Old newspaper evokes memories
Henry Griffing of Warrensburgh has in his possession a copy of the Glens Falls Republican issue of May 14, 1861. The paper is prized very highly by Griffing because of the fact that it contains an account of the departure from Glens Falls, 50 years ago, of the "boys in blue" who went forth to sacrifice their lives, if necessary, that the Union might be preserved and an enslaved people be set free. "As Judas had no apology for a traitorous act, so have the Southern traitors no excuse for their actions," was the ever-popular Union battle cry.
(Note: In September 1843, two brothers, Marcellus and Thomas J. Strong, bought out the "news sheet" Literary Pearl and issued a new newspaper named The Glens Falls Republican which oddly enough ardently espoused the principles of the Democratic party. They were associated in their venture with celebrated historian Dr. Austin Wells Holden who wrote the History of the Town of Queensbury, published in 1874.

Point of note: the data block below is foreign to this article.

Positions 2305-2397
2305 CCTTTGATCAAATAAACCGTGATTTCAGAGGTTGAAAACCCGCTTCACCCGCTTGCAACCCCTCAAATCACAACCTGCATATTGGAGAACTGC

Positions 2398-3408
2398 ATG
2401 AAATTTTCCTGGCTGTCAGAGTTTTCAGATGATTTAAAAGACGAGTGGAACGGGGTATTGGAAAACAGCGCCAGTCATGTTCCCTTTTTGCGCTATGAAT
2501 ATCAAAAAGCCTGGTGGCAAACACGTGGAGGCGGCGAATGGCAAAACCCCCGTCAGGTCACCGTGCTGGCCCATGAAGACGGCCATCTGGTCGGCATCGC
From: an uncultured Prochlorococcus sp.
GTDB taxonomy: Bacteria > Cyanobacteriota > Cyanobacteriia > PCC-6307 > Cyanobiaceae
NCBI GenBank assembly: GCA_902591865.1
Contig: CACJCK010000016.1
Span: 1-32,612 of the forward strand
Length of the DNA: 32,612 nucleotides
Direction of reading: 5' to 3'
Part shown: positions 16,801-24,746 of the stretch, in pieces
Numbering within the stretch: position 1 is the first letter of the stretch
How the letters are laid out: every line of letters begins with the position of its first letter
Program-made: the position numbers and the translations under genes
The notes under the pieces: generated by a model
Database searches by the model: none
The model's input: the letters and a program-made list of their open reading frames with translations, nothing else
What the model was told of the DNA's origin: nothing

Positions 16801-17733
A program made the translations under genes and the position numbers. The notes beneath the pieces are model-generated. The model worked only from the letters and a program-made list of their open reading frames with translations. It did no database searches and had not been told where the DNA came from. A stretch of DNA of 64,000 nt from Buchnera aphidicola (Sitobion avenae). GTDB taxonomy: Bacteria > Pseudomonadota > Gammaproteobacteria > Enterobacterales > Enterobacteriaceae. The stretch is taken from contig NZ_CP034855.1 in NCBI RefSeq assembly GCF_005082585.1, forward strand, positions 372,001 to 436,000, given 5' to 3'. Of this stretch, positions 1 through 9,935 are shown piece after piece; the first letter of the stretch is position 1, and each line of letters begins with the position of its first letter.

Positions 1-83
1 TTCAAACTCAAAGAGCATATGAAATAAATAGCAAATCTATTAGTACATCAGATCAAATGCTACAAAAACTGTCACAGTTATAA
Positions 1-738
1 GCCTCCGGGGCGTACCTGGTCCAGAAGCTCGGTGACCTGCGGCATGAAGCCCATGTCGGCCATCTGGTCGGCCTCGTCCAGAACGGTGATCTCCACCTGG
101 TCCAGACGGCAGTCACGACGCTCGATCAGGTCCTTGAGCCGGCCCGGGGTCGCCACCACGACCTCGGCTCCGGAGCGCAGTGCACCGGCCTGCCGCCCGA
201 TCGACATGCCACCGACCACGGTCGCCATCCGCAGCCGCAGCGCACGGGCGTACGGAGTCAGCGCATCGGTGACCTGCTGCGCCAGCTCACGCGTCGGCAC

Henry Griffing was a well-known authority on local history. His family settled in 1800 in this area. He was the great-uncle of Grace Merrill Magee, for whom today's "Grace's Restaurant" is named. Griffing was supervisor of Warrensburgh in the years 1884 and 1885.
Wedding bells, divorce decree
Lyman Bidwell and Miss Mildred Russell, both of Warrensburgh, were married in Glens Falls by the Rev. C.H. Dutton.
William H. Webster, son of Palmer and Cora M. Whittemore of Warrensburgh, were married by the Rev. E.J. Guernney on March 28, 1911 at the Methodist Episcopal parsonage. (Note: In 2006 the diary of Cora Whittemore was presented in this column.)
In state Supreme Court, Mrs. Minnie Schermerhorn Terhune was granted an absolute divorce from her husband, Edward Terhune.
Local news briefs
The copious rains of March 26, 1911 softened the ice on Warrensburgh sidewalks and carried away the greater part of the snow in streets and fields and now a new supply arrived on March 29, 1911 and we have six inches on the level. The thrills of the song sparrows and crows may be heard just the same, while robins and bluebirds in their vividly colored coats seem premature against the mantled white of the fields. A.C. Emerson & Co.'s sawmill has shut down until the Schroon River breaks up. Astronomical observations say we are not to have any more blustery weather this season.